This retrospective study extracted data using ICD-9/10 and CPT codes from MarketScan (2000–2016). Patients were dichotomized into 2 groups (rhBMP-2, no rhBMP-2) based on whether rhBMP-2 was used during fusion surgery for spinal infections. Outcomes of interest were reoperation rates (index level, other levels), readmission rates, discharge disposition, length of stay, complications, and healthcare resource utilization at the index hospitalization and 1, 3, 6, 12, and 24 months following discharge. Outcomes were compared using nonparametric 2-group tests and generalized linear regression models.

RESULTS

The database search identified 2762 patients with > 24 months’ follow-up; rhBMP-2 was used in 8.4% of their cases. The patients’ median age was 53 years, 52.43% were female, and 15.11% had an Elixhauser Comorbidity Index ≥ 3. Patients in the rhBMP-2 group had higher comorbidity indices, incurred higher costs at index hospitalization, were discharged home in most cases, and had lower complication rates than those in the no–rhBMP-2 group. There was no statistically significant between-groups difference in complication rates 1 month following discharge or in reoperation rates at 3, 6, 12, and 24 months following the procedure. Patients in the no–rhBMP-2 group incurred higher utilization of outpatient services and medication refill costs at 1, 3, 6, 12, and 24 months following surgery.

CONCLUSIONS

In patients undergoing surgery for spine infection, rhBMP-2 use was associated with lower complication rates and higher median payments during index hospitalization compared to cases in which rhBMP-2 was not used. There was no significant between-groups difference in reoperation rates (index and other levels) at 3, 6, 12, and 24 months after the index operation. Patients treated with rhBMP-2 incurred lower utilization of outpatient services and overall payments. These results indicate that rhBMP-2 can be used safely in patients with spine infections with cost-effective utilization of healthcare resources and without an increase in complications or reoperation rates.

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Nicholas Dietz, Mayur Sharma, Ahmad Alhourani, Beatrice Ugiliweneza, Dengzhi Wang, Miriam Nuño, Doniel Drazin and Maxwell Boakye

OBJECTIVE

Spine infection including vertebral osteomyelitis, discitis, paraspinal musculoskeletal infection, and spinal abscess refractory to medical management poses significant challenges to the treating physician. Surgical management is often required in patients suffering neurological deficits or spinal deformity with significant pain. To date, best practices have not been elucidated for the optimization of health outcomes and resource utilization in the setting of surgical intervention for spinal infection. The authors conducted the present study to assess the magnitude of reoperation rates in both fusion and nonfusion groups as well as overall health resource utilization following surgical decompression for spine infection.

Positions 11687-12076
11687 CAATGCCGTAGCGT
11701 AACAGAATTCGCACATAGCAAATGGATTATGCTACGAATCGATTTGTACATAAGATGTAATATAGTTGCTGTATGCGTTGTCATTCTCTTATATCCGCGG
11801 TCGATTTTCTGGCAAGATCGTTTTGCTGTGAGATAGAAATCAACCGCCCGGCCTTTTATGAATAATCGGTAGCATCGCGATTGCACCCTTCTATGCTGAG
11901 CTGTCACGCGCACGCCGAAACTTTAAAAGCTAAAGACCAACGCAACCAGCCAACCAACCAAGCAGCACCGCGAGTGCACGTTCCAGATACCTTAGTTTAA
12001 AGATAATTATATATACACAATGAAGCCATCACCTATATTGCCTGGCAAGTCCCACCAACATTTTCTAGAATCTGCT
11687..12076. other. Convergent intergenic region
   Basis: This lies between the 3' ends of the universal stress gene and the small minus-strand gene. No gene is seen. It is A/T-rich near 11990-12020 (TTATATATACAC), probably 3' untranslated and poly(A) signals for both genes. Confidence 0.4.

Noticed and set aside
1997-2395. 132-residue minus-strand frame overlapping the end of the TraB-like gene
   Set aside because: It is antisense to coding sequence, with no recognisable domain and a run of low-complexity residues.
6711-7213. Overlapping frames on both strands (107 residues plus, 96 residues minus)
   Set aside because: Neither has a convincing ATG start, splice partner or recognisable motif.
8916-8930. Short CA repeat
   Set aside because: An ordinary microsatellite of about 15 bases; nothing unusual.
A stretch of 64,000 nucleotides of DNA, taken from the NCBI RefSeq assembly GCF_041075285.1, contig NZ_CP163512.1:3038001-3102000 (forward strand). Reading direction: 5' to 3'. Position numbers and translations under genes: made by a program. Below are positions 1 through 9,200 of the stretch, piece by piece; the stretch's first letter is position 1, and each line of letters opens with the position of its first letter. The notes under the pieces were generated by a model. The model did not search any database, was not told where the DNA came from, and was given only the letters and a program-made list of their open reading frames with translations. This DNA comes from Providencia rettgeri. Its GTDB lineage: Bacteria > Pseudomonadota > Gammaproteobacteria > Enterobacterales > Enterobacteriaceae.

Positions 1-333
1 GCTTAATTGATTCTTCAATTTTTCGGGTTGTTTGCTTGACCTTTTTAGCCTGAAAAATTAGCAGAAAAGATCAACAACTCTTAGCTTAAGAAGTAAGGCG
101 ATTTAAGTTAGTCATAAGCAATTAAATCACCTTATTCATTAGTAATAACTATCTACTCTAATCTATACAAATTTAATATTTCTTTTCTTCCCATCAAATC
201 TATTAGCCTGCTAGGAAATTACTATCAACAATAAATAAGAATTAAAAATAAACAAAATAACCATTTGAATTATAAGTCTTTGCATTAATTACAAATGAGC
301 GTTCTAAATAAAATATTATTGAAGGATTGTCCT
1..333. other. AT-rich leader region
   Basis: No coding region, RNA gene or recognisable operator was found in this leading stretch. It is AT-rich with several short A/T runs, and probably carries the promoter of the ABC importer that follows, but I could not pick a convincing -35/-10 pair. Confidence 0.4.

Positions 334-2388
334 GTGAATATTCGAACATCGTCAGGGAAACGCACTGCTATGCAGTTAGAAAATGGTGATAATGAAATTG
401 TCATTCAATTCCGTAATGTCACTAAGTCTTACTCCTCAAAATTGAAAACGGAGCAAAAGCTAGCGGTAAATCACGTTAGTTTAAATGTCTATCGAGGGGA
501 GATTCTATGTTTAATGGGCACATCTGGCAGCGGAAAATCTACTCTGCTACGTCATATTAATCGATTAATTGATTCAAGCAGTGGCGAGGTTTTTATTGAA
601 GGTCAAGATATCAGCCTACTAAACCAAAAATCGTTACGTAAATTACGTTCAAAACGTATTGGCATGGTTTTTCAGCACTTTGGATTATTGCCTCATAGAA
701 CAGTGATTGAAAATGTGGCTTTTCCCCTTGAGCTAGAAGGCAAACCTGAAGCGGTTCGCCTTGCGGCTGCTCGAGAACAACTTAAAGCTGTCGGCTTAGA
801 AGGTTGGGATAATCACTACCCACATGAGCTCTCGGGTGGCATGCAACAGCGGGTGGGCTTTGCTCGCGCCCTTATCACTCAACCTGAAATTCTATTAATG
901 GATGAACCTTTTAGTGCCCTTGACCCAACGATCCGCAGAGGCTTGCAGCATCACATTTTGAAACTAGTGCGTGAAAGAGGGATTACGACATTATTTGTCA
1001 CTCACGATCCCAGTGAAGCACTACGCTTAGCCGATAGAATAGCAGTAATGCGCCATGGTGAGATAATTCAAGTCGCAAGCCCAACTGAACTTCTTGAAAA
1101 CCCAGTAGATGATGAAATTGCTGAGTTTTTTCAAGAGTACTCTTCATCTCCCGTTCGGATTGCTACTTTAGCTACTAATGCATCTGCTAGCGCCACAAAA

METHODS

The authors performed an analysis using MarketScan (2001–2015) to identify health outcomes and healthcare utilization metrics of spine infection following surgical intervention with decompression alone or combined with fusion. Adult patients underwent surgical management for primary or secondary spinal infection and were followed up for at least 12 months postoperatively. Assessed outcomes included reoperation, healthcare utilization and payment at the index hospitalization and within 12 months after discharge, postoperative complications, and infection recurrence.

RESULTS

A total of 2662 patients in the database were eligible for inclusion in this study. Rehospitalization for infection was observed in 3.99% of patients who had undergone fusion and in 11.25% of those treated with decompression alone. Reoperation was needed in 12.7% of the patients without fusion and 8.16% of those with fusion. Complications within 30 days were more common in the nonfusion group (24.64%) than in the fusion group (16.49%). Overall postoperative payments after 12 months totaled $33,137 for the nonfusion group and $23,426 for the fusion group.

CONCLUSIONS

In this large cohort study with a 12-month follow-up, the recurrence of infection, reoperation rates, and complications were higher in patients treated with decompression alone than in those treated with decompression plus fusion. These findings along with imaging characteristics, disease severity, extent of bony resection, and the presence of instability may help surgeons decide whether to include fusion at the time of initial surgery. Further studies that control for selection bias in appropriately matched cohorts are necessary to determine the additive benefits of fusion in spinal infection management.